Sir Thomas Turtleton becomes global celebrity
(CNS): The 600lb adult turtle that was released after more than 30 years in captivity at the Cayman Turtle Farm has become an international celebrity. Sir Thomas Turtleton, who was satellite-tagged and released to mark Queen Elizabeth II’s Diamond Jubilee, was featured in news stories all over the world in the days following his release. The world is now watching as Sir Tom continues on an incredible migration. Once in the ocean, the turtle, which is estimated to be around sixty years old, headed south and is currently close to the border of Nicaragua. Despite being confined to the farm for three decades, Sir Thomas has travelled over 500kms since his release.
"Sir Thomas spent several decades in the wild honing his survival and foraging skills before becoming a breeder at the Cayman Turtle Farm,” Cayman Turtle Farm Chief Research Officer, Dr Walter Mustin said, adding that he expected those skills had remained intact. “Two decades of CTF tagging studies have demonstrated that even farm raised yearlings, raised on artificial feed and then released to the wild, successfully transition to wild diets, grow, migrate, mature, return to Cayman to mate and nest, and survive. Sir Thomas’ present track suggests that his migratory and survival skills are fully functional.”
Cayman Turtle Farm Managing Director Tim Adam explained that turtles spend a lot of time in either their feeding range sometimes called their foraging range or their breeding range where females lay their eggs.
“Those two areas may be spread many hundreds of miles apart,” Adam said. “As we are now in the midst of breeding season for Green Sea turtles, it is possible that Sir Thomas Turtleton has chosen this area of the Caribbean around Central America as his breeding range. Another interesting observation on his track is that for just about all of his migration path he was swimming perpendicular to the main sea currents, so that may have been a factor in his choice of initial destination.”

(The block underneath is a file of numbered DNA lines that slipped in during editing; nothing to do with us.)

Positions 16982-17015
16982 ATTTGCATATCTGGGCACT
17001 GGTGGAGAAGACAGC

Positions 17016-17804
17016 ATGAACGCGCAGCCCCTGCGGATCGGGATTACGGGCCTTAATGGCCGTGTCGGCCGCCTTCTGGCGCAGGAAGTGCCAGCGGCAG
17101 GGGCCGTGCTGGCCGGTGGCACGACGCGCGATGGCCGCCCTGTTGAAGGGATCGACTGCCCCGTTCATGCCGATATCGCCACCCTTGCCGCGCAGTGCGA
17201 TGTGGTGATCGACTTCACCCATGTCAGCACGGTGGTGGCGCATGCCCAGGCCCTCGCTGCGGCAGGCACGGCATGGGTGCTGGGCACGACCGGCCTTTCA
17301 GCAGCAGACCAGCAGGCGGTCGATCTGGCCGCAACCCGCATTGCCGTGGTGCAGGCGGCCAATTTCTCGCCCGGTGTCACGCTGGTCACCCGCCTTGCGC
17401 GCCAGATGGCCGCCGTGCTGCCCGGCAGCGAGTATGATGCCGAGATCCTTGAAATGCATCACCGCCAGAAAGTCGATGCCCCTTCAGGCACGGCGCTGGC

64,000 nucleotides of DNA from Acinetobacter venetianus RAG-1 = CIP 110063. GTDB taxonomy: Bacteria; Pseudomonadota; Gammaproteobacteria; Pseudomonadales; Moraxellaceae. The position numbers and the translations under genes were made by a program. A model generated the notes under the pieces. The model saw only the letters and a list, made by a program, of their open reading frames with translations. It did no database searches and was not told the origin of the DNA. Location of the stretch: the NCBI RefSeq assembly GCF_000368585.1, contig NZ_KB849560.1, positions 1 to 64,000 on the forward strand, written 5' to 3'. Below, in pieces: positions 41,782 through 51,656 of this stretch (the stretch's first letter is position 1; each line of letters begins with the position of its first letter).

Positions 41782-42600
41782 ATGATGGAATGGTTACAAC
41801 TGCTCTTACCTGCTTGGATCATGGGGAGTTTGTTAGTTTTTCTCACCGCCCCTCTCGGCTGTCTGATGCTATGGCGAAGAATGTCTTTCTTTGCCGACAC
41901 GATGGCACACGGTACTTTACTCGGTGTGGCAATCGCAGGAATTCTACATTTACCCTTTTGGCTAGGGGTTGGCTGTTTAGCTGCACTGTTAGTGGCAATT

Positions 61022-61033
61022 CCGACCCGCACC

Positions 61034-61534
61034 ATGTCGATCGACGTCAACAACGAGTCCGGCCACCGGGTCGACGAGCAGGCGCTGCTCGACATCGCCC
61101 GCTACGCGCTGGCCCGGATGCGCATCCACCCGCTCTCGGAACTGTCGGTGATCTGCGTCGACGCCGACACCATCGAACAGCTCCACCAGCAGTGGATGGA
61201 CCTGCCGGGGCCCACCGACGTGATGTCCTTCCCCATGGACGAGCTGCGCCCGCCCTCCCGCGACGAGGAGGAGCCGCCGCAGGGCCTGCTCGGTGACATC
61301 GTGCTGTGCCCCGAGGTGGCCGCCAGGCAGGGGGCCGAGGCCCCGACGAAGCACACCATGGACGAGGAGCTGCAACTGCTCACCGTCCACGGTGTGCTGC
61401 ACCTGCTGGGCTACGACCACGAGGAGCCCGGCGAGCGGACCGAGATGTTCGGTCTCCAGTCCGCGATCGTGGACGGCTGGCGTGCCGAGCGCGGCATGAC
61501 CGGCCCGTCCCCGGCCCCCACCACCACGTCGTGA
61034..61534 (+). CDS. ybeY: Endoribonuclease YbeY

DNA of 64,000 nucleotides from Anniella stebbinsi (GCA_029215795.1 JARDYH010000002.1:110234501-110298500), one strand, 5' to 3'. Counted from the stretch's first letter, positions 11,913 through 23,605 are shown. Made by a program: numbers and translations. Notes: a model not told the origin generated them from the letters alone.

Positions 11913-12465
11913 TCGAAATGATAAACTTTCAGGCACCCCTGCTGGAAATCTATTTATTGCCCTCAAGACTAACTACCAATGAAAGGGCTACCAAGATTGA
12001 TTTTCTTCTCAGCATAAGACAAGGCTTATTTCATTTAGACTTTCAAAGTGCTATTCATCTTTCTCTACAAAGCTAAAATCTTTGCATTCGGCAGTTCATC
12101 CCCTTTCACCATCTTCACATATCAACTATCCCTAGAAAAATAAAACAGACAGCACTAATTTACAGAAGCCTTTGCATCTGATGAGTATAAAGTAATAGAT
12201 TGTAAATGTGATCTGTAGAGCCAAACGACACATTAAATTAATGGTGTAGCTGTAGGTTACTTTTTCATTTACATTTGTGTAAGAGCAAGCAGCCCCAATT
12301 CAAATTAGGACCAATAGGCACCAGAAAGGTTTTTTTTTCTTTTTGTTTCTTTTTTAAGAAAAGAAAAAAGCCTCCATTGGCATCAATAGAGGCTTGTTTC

As of Wednesday morning the 600-plus pound male Green Sea Turtle was just off the coast of Honduras above the Nicaraguan border. Sir Thomas Turtleton began his southbound migration from Grand Cayman at around 11:00am EST on 3rd June.
His movements are being monitored as part of the Cayman Turtle Farm’s “Tag and Track” release programme, which was inaugurated earlier this year with the release of “Jerry” – the Cayman Turtle Farm’s first satellite-tracked turtle.
Sir Thomas Turtleton was originally caught near Suriname, South America, in the 1970s which may be where he is heading. The team at the Cayman Turtle Farm will use the data sent by the turtle tracker as signs that he has successfully survived the re-introduction to the wild, and scientists, both at the Farm and in other research organisations around the world, can view and assess the turtle's migration path.
Updates on Sir Thomas Turtleton’s progress will also be regularly posted on the Cayman Turtle Farm Facebook page, at www.facebook.com/caymanturtle or his migration or can be followed on the Sea Turtle website
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